Witchcraft and the Inquisition
- Unclean Spirits: Possession and Exorcism in France and England in the Late 16th and Early 17th Centuries by D.P. Walker
Scolar, 116 pp, £9.95, March 1981, ISBN 0 85967 620 X
- The Witches’ Advocate by Gustav Henningsen
Nevada, 607 pp, $24.00, November 1980, ISBN 0 87417 056 7
The proliferation of books on the history of European witchcraft, which has been such a feature of the past fifteen years or so, is itself an interesting phenomenon. The relationship between these scholarly writings and the popular interest in the occult is far from easy to assess; with a few regrettable exceptions, their tone has been rigorously sceptical, seeking to uncover the social and intellectual roots of what they unequivocally see as a delusion. In contrast to earlier rationalists such as Joseph Hansen, H.C. Lea or R.H. Robbins, however, modern specialists are inclined to take popular beliefs much more seriously. If the recent occultist vogue has done nothing else, it has at least undermined confidence in a steady progress from superstition to rationality. Earlier simplifications once discarded, and the history of persecution studied in detail, it becomes impossible to accept any of the ‘conspiracy theories’ which lay the blame primarily on the cupidity of judges, the credulity of clerics, or the cruelty of the Inquisition. It is now plain, moreover, that witchcraft commonly gave rise to great divergences of opinion, not hard-and-fast orthodoxies, even if the balance of such opinions may have differed as between regions, confessions and social or professional groups. One of the greatest common merits of the two books under review, so different in many respects, is that they emphasise the extent and severity of these disagreements. In this respect, as in many others, the study of witchcraft enables us to penetrate to an exceptional depth beneath the surface of early modern society; the imaginary nature of the crime renders it a peculiarly sensitive barometer of shifts in attitudes at various levels. This alone would be a more than sufficient justification for the attention given to the subject. In addition, it is notable how many of the recent contributions not only produce striking new evidence, but tend to raise as many questions as they solve; the subject is far from being exhausted.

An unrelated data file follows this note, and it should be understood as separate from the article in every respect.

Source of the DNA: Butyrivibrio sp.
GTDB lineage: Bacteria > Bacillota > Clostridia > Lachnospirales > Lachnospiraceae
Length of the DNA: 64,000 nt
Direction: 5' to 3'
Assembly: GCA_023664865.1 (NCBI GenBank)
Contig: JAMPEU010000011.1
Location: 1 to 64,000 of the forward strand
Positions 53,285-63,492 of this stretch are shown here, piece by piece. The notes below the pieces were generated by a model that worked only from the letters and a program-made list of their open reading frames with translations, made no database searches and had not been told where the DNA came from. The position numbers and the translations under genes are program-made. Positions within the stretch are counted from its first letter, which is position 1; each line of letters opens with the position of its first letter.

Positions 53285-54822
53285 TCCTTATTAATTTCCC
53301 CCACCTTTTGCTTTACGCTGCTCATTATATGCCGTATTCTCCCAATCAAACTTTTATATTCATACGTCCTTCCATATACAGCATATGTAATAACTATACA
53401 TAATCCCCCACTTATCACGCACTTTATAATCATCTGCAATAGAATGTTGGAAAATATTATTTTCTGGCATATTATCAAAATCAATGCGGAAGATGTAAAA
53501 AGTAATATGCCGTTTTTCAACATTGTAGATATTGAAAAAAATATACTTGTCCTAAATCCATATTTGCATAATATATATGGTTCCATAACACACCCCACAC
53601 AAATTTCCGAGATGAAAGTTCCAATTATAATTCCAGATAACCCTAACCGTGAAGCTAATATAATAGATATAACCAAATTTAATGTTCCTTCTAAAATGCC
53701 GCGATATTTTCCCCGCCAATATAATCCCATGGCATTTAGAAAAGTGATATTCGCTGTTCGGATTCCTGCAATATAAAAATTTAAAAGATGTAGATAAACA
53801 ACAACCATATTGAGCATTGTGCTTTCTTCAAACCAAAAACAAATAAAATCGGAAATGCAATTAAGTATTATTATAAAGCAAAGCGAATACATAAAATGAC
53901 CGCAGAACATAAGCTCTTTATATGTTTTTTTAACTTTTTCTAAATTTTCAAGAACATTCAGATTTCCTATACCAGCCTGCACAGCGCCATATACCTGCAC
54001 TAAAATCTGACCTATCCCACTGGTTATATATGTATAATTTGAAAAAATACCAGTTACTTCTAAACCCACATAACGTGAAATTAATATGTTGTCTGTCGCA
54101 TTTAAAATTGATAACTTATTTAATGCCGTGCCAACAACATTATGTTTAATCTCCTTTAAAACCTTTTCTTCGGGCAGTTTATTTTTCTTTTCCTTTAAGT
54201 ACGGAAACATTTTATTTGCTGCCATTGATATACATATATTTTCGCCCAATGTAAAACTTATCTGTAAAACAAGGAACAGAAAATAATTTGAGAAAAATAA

The discussion of witchcraft is still some way from being properly integrated into the study of European history in general, and it is here that Professor Walker’s book on possession and exorcism is most helpful. This handsomely produced, if expensive version of his 1979 Northcliffe lectures is mostly devoted to quite well-known cases, such as that of Marthe Brossier in France, and the activities of John Darrel in England. Economically written, with telling quotations and a good deal of quiet humour, these must have been entertaining and instructive lectures; readers should not undervalue Unclean Spirits on account of its lightness of touch, still less its author’s over-modest claim to have ‘only scratched the surface’. Apart from giving a crisp and convenient account of some important cases, he demonstrates very effectively how the arguments over possession and exorcism linked up with the religious conflicts of the 16th century. Naturally this was most apparent in France, where the rivalry was between Catholic and Protestant, so that the successful use of consecrated host or holy water in an exorcism had powerful propagandist overtones. The cases of Nicole Obry at Laon in 1566, of four demoniacs at Soissons in 1582, and of Marthe Brossier, who arrived in Paris in 1599, all fit this pattern; indeed, the Laon case seems to have been a direct model for both the others.
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